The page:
Constantine the Great
Constantine I ruled the Roman Empire as Emperor from 306 to 337. He
managed the unlikely task of both centralizing the Roman Empire and
setting the stage for its ultimate fragmentation.
came centralization, remedying a political nightmare created in 293
by a predecessor, Emperor Diocletian. Diocletian had divided the Empire
into four administrative units, with himself retaining direct rule of
the two eastern units from a capital at Nicomedia in present-day Turkey
while delegating rule of the two western units to a subordinate based
in Italy. Diocletian died in 306 and by the following year, when Constantine
succeeded his father as ruler of the western provinces, the system had
already spawned no fewer than seven claimants to Diocletian's throne.
Constantine, however, managed to unite the Empire through a series of
military successes culminating in defeat of his principal western rival
Maxentius at the Battle of Milvian Bridge in 312.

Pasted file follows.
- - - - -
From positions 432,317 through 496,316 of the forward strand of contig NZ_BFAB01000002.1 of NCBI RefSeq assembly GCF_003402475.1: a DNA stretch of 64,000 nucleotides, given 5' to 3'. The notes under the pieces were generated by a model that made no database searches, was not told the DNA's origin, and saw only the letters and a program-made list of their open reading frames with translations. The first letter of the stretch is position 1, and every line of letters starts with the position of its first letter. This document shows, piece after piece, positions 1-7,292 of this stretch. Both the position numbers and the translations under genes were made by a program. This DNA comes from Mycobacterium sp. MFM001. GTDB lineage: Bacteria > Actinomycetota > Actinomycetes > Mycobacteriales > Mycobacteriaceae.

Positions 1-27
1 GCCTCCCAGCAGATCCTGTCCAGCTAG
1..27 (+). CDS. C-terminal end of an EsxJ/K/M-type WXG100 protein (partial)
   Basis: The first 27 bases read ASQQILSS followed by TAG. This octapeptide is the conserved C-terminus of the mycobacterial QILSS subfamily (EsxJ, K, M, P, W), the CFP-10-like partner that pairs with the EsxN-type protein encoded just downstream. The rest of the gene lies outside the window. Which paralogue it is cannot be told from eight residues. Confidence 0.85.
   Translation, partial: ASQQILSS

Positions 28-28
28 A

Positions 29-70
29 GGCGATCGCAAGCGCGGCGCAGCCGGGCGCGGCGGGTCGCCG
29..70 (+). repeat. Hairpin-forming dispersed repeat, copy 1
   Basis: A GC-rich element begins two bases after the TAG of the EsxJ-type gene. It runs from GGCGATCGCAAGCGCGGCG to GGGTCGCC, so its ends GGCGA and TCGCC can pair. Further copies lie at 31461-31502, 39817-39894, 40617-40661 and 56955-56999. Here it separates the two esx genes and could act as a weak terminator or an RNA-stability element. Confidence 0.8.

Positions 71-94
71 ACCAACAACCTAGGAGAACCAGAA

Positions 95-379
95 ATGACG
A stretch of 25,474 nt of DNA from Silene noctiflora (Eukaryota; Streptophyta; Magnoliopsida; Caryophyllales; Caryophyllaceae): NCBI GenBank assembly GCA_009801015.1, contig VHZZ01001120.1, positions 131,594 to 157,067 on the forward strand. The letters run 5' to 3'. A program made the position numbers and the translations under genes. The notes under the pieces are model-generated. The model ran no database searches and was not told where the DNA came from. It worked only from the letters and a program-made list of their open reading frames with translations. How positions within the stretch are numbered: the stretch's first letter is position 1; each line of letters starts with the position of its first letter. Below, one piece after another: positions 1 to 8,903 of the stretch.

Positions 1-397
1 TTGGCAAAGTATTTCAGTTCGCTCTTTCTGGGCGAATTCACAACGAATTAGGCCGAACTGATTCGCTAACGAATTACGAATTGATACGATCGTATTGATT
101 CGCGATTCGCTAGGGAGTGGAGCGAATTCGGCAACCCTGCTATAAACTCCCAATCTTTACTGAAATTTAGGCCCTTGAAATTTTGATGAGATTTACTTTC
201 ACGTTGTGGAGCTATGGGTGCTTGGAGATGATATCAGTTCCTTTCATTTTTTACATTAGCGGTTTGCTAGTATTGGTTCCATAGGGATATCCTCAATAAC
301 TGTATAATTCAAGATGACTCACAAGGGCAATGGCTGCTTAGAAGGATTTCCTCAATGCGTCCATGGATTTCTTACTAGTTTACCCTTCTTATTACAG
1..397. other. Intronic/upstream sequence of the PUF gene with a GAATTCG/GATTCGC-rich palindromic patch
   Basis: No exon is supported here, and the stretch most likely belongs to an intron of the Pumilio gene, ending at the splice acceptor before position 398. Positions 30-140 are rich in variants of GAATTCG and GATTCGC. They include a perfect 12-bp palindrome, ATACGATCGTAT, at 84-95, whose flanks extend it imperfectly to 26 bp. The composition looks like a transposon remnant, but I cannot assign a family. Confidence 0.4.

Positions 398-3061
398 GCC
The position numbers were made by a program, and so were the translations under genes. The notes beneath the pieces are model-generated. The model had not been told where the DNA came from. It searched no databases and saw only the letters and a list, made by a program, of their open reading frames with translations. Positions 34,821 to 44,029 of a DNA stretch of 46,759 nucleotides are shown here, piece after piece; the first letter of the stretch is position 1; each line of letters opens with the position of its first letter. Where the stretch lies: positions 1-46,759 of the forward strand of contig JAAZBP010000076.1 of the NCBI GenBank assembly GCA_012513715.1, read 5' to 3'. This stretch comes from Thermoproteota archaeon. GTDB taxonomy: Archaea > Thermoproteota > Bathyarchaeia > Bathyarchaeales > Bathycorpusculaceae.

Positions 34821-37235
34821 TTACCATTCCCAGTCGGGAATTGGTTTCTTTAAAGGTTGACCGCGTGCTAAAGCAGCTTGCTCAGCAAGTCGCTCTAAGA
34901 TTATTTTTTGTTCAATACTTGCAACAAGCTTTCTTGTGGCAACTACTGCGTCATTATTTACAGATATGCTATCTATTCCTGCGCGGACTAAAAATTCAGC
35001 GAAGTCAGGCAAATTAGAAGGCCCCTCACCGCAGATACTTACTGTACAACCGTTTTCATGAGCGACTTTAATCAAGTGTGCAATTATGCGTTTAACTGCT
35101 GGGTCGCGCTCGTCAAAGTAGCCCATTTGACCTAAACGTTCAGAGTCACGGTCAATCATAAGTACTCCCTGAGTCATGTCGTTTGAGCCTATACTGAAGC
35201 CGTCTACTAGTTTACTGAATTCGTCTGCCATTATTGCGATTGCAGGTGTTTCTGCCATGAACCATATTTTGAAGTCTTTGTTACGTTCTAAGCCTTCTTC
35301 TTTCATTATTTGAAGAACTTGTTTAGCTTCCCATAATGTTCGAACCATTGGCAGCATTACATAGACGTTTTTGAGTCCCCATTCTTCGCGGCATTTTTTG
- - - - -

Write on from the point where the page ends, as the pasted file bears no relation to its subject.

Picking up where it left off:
Yet although Constantine had unified the Empire under a single ruler,
the same military and political expediencies that had led Diocletian
to seek a capital in the east finally led Constantine to the same result.
In 330 he removed his capital to Byzantium, which was renamed Constantinople--a
name it retained until the 20th century, when it became Istanbul. Although
Constantine avoided the mistake of Diocletian in placing the western
sector of the Empire under rule of a potential rival, the geographical
span of the Empire created an inherent instability that was to result
in a conclusive division of the Empire into
two parts just 65 years later.
In fact, Constantine's greatest impact upon history was neither his
reunification of the Empire nor his contribution toward its final division.
History remembers Constantine for his Edict of Milan in 313, which removed
the legal ban on Christianity within the Empire. Constantine attributed
his victory at the Battle of Milvian Bridge to his having fought it
under the sign of Christ--because of a dream on the eve of battle.
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© 1999-2000 C. I. Gable